Tag Archives: House

Underground Vs. Overground Part 1 | BeatCulture.net | Weekly Features

A couple of weeks ago, deep house super DJ Jamie Jones and his group Hot Natured entered Britain’s top 40 pop chart with their track ‘Benediction’ – much to the criticism of some fans who accused him of ‘selling out’. He responded on Facebook saying:

‘Personally I’m very proud that with the Hot Natured band project, we were able to touch so many people with this record. But I also want to assure people that this in NO way selling out. Selling out is making music that you don’t particularly like purely for money. We just make songs we love (this will never change) and it seems that a lot of people like them, So for us to then turn around and say you cant like my music your not cool enough is ridiculous’.


House and dance music is a global phenomenon nowadays, whether you consider David Guetta to be credible or not. He is one of the biggest pop stars of the moment. The money in music these days lies within urban or the newly coined EDM term – specifically designed for North America. The relationship between dance music and the UK charts is long standing. Remember classics such as ‘Ebenezer Good’ by The Shamen, ‘Charlie’ by The Prodigy. They were all perceived to be ‘credible’ artists and born out of the rave scene of the late 80’s. So a balance can be achieved. But not always. We shall explore this later.

During the 90’s the term ‘Super DJ’ was coined and DJs such as Fatboy Slim, Judge Jules and Pete Tong toured the world and got paid fortunes for sets. They were the new rock stars. Groups such as Daft Punk, The Prodigy, Basement Jaxx and Faithless flourished but retained loyal fan bases. They had large devout audiences and still retain a solid following to this day without letting go of their credibility. Perhaps this is what Jamie Jones can achieve with his fan base and also his new side project? His sound definitely has that ‘soulful house’ commercially viable (dare I say it Daft Punk) vibe to it.


With these genres classified as underground music, the musical styles are not generally exposed to the ‘masses’ through advertising, radio, TV play and other mainstream media source. This helps to produce fan bases that are dedicated. Rave and dance culture much like hip-hop culture thrives and is born from underground media such as pirate radio (although not as common these days), events, club nights or raves, independent digital media such as Beatport, HipHopDX, ThisSongIsSick, UKF, DNBA, SBTV etc.

The follower and fans of these genres have to ‘search out’ the music, it is not just fed to them on a plate. Once these same fans see artists sacrifice their musical integrity for financial gain, artists are often labeled ‘sell outs’.

Nicki Minaj, once a highly revered MC from Queens, recently got a lot of attention for her withdrawal from legendary NYC hip-hop show – Summer Jam. This reaction was in response to the, ‘in your face’ and out there pop tune ‘Starships’ being slated by one of the DJs on the station.

Whilst hyping the crowd at the infamous NYC Summer Jam gig, Peter Rosenburg, the Hot 97 hip-hop DJ told the crowd, ‘I see the real Hip-Hop heads sprinkled in here. I know there are some chicks waiting to sing ‘Starships‘ later, I’m not talking to y’all right now. F*** that bulls***!’.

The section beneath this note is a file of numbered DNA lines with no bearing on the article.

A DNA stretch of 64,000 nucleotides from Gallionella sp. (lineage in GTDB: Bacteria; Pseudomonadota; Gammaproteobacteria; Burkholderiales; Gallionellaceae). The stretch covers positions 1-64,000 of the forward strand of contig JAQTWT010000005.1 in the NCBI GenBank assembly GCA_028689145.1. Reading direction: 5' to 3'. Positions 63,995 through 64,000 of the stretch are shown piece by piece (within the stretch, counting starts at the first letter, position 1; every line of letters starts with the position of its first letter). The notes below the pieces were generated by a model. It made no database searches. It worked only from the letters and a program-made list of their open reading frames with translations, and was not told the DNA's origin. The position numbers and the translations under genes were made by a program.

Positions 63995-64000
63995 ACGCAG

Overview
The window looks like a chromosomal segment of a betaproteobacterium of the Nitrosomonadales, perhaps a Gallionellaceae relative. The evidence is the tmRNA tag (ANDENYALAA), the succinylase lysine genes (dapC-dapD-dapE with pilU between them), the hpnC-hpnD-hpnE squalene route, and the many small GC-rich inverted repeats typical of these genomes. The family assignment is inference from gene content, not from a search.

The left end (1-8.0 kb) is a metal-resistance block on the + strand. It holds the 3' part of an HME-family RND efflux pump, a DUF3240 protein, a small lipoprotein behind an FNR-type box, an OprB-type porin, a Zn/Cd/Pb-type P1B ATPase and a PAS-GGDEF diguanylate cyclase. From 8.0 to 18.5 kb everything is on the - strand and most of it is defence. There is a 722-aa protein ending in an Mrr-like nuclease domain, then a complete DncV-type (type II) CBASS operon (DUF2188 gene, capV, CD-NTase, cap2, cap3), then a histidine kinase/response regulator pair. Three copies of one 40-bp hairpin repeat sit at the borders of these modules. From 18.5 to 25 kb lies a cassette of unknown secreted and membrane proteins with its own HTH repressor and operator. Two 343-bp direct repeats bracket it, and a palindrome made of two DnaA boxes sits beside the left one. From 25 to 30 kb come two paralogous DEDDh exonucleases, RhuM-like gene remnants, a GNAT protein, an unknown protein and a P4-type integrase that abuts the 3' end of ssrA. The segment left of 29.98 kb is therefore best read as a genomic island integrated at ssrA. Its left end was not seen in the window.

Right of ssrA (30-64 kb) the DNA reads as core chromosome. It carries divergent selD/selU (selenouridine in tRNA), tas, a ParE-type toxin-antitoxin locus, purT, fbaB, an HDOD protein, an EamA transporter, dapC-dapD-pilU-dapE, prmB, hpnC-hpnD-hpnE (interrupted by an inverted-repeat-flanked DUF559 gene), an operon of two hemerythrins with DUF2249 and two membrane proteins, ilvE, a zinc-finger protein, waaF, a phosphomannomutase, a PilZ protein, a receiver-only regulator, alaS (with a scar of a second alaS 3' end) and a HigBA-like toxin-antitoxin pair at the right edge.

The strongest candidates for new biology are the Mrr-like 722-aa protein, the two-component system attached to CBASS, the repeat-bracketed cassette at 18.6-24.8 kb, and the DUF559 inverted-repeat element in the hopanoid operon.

Following his outburst, just hours before her set, Nicki Minaj pulled out!



Nicki hit back with a live call to Funk Master Flex. Her most poignant point was probably highlighting her 3.5 mill records sale total and being number 1 in four countries, explaining this is why she has to go beyond ‘the hood’ and make pop records, whether people like it or not. But it seems that her following has now moved beyond hip-hop and into the pop arena. Has she lost touch with her roots as an MC?

When MC Hammer brought out ‘Can’t Touch This’, released from the album ‘Please Hammer, Don’t Hurt ‘Em’, it was to define his entire career. He became untouchable with 10 million album sales, one of the best selling records of all time. He cashed in on every opportunity, dancing for everyone from Pepsi to Kentucky Fried Chicken. His peers believed he had sold out his rap roots. But he also carved a path into the mainstream and gave rap (in whatever form) a mass audience appeal.


Lets not forget the other most successful white rapper of all time. Not as credible as a certain Detroit MC named Eminem.


In 1986, rapper Kurtis Blow appeared in a Sprite advertisement, marking the first Hip-Hop artist to represent a brand and expose rap to the public on a massive scale.


This started a trend that artists from Run DMC to Biggie jumped on.



The conflict lies between artists remaining loyal to their fans and maintaining their essence, and wanting success and money.

Remember these fans watched their favourite artist grow via the non-traditional media. Whether that was pirate radio, mixtapes, and live sets in grimy clubs – they are dedicated to the culture.

But what is the key to striking the balance? Is it about finding the credibility with the music and never forgetting the roots of the culture? Look at artists such as Jay Z, Chase & Status and Daft Punk as evidence.

We shall see when we explore this matter further in the coming weeks.

Check out Part 2 next week on BeatCulture.net.

Words by Vickie Fox